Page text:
The movement of air from the equator towards the poles in a planet's atmosphere. Warm air near the equator rises and travels towards the poles, cooling as it does so until it becomes denser than the air below. It then sinks to the surface and returns to the equator, completing a cycle known as a Hadley cell. The tropical Hadley cells in the Earth's atmosphere extend to about 30° north and south of the equator, but there are two further sets of Hadley cells, one between 30° and 60° latitude, and another between 60° latitude and the poles, which are less prominent and less permanent than the tropical ones. On Venus, there is a single Hadley cell extending from the equator to the poles. The effect is named after the English meteorologist George Hadley (1685–1768).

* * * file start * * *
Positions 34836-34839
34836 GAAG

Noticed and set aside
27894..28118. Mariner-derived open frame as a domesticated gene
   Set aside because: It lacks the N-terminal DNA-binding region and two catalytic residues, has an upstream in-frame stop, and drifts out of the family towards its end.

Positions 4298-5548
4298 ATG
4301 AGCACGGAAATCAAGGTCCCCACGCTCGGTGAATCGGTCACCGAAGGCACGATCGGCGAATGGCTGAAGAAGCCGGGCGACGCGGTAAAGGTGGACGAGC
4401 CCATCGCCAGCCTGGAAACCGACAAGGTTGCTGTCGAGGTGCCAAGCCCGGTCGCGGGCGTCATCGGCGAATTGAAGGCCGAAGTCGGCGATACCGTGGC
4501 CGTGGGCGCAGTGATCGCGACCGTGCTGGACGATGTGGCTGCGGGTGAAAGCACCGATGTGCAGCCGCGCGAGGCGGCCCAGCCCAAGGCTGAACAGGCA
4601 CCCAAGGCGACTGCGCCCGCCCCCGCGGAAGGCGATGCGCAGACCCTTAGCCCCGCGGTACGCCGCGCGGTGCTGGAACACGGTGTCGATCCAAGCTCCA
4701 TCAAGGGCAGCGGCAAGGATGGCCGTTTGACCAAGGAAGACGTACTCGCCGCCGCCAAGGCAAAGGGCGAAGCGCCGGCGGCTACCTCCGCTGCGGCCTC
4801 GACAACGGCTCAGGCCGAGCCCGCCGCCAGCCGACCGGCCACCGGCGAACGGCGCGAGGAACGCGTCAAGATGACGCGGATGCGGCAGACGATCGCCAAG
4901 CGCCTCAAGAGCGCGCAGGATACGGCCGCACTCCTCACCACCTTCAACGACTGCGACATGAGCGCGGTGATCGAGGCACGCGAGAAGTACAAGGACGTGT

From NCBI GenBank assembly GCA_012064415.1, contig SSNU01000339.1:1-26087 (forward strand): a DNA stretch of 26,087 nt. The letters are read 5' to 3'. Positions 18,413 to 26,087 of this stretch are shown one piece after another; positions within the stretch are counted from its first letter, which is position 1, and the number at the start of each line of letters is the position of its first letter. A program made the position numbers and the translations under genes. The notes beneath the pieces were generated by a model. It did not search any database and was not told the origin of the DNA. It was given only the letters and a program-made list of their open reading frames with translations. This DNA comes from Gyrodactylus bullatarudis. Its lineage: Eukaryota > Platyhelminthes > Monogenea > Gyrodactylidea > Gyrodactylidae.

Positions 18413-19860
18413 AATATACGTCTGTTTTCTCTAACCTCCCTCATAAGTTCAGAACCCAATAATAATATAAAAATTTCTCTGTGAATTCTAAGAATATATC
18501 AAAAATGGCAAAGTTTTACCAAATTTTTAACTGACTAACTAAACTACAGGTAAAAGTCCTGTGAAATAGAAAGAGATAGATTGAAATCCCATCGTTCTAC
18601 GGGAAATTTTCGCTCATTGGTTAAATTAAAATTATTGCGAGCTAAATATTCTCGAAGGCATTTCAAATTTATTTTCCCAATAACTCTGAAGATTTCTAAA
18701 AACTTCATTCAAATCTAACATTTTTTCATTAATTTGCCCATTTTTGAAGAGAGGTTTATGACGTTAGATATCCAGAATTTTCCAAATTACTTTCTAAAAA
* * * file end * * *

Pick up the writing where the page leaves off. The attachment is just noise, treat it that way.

Subjects: Astronomy and Astrophysics.